Tahrir Sqaure: there’s room for everybody

Some old shit I wrote back in 2011 when I was way more naive yet obviously less bitter. It was merely reflection on a million-man march organised on 8 July, 2011 in Tahrir Square, calling upon the then ruling Supreme Council of the Armed Forces (SCAF) to achieve “revolutionary demands”. It was probably the last time the revolutionaries, the liberals, the Islamists, and the Muslim Brotherhood joined in the same protest.

 

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“We’re all one … our goal one … civil country … country … civil country … civil country” Continue reading

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Post 30 June glossary

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With the 30 June revolution came change. And with change, came new terms and expressions which weren’t as common to Egyptians before. In other cases, some common expressions just got new meanings. Continue reading

Amid the violence and the curfew; Surviving Egypt

"I've watched all the new, AND old, movies, several times" ... "And I think I don't need to count the floor's tiles for the 69th time"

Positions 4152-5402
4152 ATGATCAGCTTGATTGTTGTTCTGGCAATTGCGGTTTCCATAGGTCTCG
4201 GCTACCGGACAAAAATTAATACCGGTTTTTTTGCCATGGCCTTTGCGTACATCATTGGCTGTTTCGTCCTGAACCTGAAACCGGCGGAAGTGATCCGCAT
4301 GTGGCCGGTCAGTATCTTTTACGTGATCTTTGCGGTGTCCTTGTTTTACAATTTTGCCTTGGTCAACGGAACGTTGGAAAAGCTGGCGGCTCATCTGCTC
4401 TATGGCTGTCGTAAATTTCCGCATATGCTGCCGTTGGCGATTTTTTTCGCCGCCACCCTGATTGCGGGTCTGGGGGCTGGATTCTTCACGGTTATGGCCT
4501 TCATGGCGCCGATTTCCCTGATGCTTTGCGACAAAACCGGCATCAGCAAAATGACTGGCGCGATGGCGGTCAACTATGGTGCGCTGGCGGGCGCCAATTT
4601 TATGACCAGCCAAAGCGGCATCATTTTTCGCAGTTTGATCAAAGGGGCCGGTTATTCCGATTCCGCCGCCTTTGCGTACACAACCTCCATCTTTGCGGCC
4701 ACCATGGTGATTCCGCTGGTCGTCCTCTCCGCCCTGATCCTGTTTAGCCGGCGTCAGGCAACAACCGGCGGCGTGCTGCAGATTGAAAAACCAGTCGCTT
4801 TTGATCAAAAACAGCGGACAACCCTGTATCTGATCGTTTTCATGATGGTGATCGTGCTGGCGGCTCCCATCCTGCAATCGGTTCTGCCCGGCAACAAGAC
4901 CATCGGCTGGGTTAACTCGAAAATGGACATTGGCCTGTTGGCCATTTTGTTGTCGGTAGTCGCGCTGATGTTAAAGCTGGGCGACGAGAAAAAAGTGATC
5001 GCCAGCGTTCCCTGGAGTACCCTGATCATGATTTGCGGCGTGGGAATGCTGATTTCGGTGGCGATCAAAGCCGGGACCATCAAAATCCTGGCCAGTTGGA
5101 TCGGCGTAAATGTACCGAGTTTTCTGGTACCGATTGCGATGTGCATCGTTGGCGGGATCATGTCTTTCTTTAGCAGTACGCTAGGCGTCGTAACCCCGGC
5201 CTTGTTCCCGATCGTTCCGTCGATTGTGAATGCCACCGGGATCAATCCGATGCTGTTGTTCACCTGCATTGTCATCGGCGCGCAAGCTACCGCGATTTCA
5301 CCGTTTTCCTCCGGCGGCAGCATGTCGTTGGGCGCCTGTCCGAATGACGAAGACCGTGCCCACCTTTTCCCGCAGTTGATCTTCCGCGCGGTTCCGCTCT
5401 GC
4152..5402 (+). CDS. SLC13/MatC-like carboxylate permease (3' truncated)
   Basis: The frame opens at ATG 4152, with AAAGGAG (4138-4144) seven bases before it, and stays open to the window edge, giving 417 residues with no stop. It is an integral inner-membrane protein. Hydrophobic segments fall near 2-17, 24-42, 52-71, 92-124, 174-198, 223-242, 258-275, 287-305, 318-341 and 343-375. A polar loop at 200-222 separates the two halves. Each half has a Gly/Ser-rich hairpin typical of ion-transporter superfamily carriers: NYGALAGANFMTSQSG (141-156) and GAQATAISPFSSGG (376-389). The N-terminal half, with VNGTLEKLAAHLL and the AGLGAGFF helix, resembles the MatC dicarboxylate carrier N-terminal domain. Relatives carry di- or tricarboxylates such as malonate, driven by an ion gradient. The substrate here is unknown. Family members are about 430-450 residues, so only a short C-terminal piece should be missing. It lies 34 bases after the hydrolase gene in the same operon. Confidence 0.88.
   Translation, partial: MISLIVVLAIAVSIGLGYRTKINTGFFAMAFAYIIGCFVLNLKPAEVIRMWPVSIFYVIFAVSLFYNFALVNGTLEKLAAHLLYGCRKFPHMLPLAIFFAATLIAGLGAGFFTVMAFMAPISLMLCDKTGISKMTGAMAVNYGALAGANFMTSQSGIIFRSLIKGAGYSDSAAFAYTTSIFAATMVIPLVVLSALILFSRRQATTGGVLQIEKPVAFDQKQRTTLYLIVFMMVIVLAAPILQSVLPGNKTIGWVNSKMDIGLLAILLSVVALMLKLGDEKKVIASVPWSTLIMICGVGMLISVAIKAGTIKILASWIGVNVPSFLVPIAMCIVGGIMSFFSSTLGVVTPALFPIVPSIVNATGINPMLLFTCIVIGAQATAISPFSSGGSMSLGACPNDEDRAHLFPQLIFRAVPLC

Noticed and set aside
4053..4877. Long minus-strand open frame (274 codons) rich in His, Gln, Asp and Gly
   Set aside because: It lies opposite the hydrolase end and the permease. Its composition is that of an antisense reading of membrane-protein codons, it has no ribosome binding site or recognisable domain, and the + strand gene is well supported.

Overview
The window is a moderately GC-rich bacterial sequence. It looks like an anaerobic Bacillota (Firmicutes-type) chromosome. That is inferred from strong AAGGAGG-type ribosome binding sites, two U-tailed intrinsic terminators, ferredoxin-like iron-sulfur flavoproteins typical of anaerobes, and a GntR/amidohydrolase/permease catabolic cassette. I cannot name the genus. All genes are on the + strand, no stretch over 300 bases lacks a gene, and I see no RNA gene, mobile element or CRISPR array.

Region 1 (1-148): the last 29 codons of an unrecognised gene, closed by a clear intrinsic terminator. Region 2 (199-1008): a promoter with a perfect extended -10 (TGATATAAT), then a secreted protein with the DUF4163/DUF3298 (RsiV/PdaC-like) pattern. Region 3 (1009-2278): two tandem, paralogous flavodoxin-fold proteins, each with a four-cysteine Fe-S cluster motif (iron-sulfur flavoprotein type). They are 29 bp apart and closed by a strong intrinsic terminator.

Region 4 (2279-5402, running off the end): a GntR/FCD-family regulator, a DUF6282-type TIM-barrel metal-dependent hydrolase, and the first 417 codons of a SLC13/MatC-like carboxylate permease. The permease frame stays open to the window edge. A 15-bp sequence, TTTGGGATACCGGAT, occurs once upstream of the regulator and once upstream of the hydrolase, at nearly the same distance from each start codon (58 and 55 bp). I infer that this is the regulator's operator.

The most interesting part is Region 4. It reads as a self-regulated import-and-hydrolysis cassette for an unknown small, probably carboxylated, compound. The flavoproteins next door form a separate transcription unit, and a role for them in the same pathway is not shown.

“I’ve watched all the new, AND old, movies, several times” … “And I think I don’t need to count the floor’s tiles for the 69th time”

The number-one question that bombarded me from every foreigner who contacted me since the violence which followed the dispersal of the pro-Mohamed Morsi sit-ins was always:

“What’s happening on the streets of Egypt now?” or “How is it like living in Egypt now?” or “How is it like to be on Egypt’s streets now?”

Some even have gone as far as ask me; “How is your family taking all that’s happening in Egypt now?”

Obviously, other than the death toll, the assailants and the calls for reconciliation, everybody, outside Egypt, is mostly curious about Egyptian’s day-to-day activities in light of what’s happening.

And I don’t blame them. Continue reading

The rise of the Sisists

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One protester holds a poster of Gamal Abdel Nasser side by side with a poster of Abdel Fatah Al-Sisi in a demonstration in Tahrir square delegating the armed forces and the police to fight violence and terrorism on 26 July 2013
Rana Muhammad Taha

It starts with a military general whose membership in the Supreme Council of Armed Forces (SCAF) constitutes one of the most brutal military regimes Egypt has ever witnessed. The same military general who finds no fault in admitting that the armed forces indeed subjected female protesters – arrested on 9 March (2011) after a peaceful sit-in in Tahrir Sqaure was violently dispersed – to virginity tests to “protect the girls from rape as well as to protect the soldiers and officers from rape accusations”.

Only two years after this controversial confession, the same man, general Abdel Fatah Al Sisi becomes the most popular man in Egypt, proving to be a direct threat to army strongman Gamal Abdel Nasser’s throne. Continue reading